INVESTIGATION OF URBAN ROCK VARNISH ON THE SANDSTONE OF THE SMITHSONIAN CASTLE
Richard A Livingston, Carol A. Grissom, Edward Vicenzi, Zoe Weldon-Yochim, Nicole Little, Janet Douglas, Alexandre Fowler, Cara Santelli, Dorothea Macholdt, Diana Ortiz-Montalvo, Stephanie S. Watson
Bluish black, highly adherent patches have been observed growing on the Seneca sandstone of the Smithsonian Castle in Washington, DC. They are significantly enriched in Mn compared to the underlying sandstone, by a factor of 100, which suggests that microbial activity plays a role. The mineralogy is likely a mixture of birnessite and todorokite, which is also consistent with microbial activity. The thickness is estimated to be on the order of 250 nm, three orders of magnitude thinner than typical desert varnish, and the varnish lacks the significant clay component found in desert varnish. However, the rate of growth, 9 nm/a, falls within the range of 1-40 nm/a measured for desert varnish. Trace amounts of Mn are found in Seneca sandstone, but they do not appear to be the major contributor to the varnish, which implies that airborne particulate matter would be a significant source. Ambient air concentrations of Mn have been measured at 4 ng/m3 in the District of Columbia, but the concentrations at the Castle may be higher because of its proximity to a major roadway.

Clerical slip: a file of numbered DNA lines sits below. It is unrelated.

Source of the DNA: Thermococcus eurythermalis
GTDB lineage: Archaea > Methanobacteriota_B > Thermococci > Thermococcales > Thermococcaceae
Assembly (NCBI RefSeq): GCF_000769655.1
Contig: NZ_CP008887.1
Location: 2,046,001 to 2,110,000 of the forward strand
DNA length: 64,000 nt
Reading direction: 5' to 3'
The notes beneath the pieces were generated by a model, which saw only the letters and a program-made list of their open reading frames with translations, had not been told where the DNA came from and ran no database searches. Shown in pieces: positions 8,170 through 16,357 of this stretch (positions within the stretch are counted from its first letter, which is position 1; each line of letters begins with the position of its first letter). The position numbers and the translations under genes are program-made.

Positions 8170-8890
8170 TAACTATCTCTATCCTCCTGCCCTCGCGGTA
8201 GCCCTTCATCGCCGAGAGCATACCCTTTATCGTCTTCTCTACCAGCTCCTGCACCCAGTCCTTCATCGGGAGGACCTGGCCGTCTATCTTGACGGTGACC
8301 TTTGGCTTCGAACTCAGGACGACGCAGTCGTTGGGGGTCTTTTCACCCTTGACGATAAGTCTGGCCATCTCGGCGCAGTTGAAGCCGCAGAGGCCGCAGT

International Congress on the Deterioration and Conservation of Stone
September 6-10, 2016
13th International Congress on the Deterioration and Conservation of Stone
, Grissom, C.
, Vicenzi, E.
, Weldon-Yochim, Z.
, Little, N.
, Douglas, J.
, Fowler, A.
, Santelli, C.
, Macholdt, D.
, Ortiz-Montalvo, D.
and Watson, S.
INVESTIGATION OF URBAN ROCK VARNISH ON THE SANDSTONE OF THE SMITHSONIAN CASTLE, International Congress on the Deterioration and Conservation of Stone, Paisley, UK
(Accessed July 2, 2022)